She smiled as she led the way back to the lounge. ‘I always try to be punctual. My mother always told me that if someone has taken the trouble to arrive on time then it’s only polite to be ready.’

Eddie smiled. ‘I think I would have liked your mother.’

They said their goodbyes to Aunt Susan. The drive to the restaurant was a short one, their table secluded in one of the corners of the room.

‘I quite like Chinese food myself,’ Eddie told her once they had given their order. ‘But not knowing your preferences I played it safe and chose an English restaurant.’

Sara eyed him teasingly. ‘You were taking a risk thinking I like to eat at all. Most of the models I know live on milk and lettuce leaves.’

‘Hey, that’s right—you’re a model, aren’t you? Are you open to offers? And I meant for work,’ he added dryly.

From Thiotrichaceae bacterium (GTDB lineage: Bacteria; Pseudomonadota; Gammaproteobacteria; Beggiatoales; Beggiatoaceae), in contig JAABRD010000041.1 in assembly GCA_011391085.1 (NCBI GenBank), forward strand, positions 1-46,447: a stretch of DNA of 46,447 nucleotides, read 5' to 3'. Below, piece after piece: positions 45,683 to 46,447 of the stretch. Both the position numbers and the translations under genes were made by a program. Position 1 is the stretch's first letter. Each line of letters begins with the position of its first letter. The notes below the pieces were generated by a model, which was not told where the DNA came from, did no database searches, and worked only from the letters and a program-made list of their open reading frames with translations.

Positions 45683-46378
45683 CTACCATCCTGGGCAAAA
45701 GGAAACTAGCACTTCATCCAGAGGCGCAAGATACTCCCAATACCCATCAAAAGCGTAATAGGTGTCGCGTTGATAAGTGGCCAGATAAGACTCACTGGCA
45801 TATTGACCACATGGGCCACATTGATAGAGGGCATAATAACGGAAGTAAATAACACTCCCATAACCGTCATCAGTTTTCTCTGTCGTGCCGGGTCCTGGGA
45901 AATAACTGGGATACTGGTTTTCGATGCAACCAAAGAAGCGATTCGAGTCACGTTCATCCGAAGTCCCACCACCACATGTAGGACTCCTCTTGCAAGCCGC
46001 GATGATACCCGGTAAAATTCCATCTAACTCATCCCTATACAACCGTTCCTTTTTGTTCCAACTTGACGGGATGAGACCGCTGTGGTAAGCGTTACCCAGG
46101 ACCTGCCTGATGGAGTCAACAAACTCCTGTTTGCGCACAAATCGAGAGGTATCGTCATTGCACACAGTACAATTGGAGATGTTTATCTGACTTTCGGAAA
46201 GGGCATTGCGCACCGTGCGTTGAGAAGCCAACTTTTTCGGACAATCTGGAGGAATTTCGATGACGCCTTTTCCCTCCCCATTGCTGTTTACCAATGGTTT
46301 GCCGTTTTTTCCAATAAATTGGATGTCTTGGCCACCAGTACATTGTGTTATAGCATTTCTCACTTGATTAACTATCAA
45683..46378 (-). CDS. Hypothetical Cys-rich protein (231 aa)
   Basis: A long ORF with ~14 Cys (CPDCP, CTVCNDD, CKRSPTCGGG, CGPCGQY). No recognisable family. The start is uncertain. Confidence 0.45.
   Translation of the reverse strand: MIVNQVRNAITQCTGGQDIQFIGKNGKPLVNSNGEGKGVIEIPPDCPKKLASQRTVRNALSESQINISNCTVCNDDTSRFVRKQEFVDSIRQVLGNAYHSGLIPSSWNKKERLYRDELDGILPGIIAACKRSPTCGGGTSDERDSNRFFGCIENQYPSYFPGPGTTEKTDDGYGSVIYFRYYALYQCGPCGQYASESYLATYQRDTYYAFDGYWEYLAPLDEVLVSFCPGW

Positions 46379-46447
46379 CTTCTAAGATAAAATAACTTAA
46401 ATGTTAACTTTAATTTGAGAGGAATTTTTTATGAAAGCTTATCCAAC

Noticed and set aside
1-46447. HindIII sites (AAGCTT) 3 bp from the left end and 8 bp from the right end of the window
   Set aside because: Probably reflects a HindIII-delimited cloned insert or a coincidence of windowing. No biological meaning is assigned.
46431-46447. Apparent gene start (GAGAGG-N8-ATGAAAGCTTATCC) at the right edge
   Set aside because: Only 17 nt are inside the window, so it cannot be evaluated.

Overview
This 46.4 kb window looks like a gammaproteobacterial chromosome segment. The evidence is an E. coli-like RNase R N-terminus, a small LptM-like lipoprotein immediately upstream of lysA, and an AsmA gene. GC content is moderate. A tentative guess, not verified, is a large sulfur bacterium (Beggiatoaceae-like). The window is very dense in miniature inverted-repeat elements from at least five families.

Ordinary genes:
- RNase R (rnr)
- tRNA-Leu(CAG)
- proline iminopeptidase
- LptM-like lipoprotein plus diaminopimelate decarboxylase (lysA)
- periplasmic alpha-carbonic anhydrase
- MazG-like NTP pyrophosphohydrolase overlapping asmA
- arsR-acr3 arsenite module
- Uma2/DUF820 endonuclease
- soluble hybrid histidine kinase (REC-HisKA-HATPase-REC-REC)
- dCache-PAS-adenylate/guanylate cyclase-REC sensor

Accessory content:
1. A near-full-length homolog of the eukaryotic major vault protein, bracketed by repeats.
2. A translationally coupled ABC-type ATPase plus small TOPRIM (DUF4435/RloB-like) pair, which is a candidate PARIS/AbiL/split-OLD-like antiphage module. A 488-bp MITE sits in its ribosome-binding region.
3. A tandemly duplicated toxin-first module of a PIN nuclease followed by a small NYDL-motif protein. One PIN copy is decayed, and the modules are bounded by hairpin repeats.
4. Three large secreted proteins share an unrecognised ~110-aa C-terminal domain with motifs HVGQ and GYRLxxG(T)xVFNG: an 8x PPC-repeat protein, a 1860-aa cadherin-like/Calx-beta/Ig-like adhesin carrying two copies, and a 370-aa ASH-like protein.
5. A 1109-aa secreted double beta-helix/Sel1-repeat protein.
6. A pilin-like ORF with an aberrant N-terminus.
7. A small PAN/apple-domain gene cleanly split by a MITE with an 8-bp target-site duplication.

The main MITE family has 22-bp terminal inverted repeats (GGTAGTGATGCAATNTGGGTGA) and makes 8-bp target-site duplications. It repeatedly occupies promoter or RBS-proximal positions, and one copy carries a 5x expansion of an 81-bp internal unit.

She shrugged. ‘I will be, when I get back to the States. I don’t have a permit to work over here. This trip is strictly pleasure.’

‘Pity. I have a friend who’s a photographer. No, really,’ he insisted at her dubious expression. ‘Pete and I were at school together. He’s quite successful over here.’

‘Maybe some other time,’ Sara said regretfully.

‘Okay. Maybe I’ll be able to introduce the two of you before you go home, then you’ll have a contact over here if you ever should decide to work here.’

Sara smiled, her skin a glowing peach colour, her eyes deeply brown. ‘That’s really nice of you, thank you.’

‘No trouble,’ Eddie dismissed.

It was after ten when they left the restaurant for the club, by now the two of them firm friends. Sara’s eyes were glowing from the amount of wine she had consumed during her meal, her smile more ready than usual.

The club was plush and exclusive, not really the sort of place she would have thought Eddie would have enjoyed frequenting.

‘I know what you’re thinking,’ Eddie grimaced. ‘But I’ve been here a couple of times with Pete.’ He shrugged. ‘I like watching the rich lose their money.’ He referred to the gambling tables, jewel-bedecked women and quietly affluent men gazing avidly down at the tables. ‘Pete’s a member,’ he explained the fact that they had actually been able to get in. ‘And the people here know me.’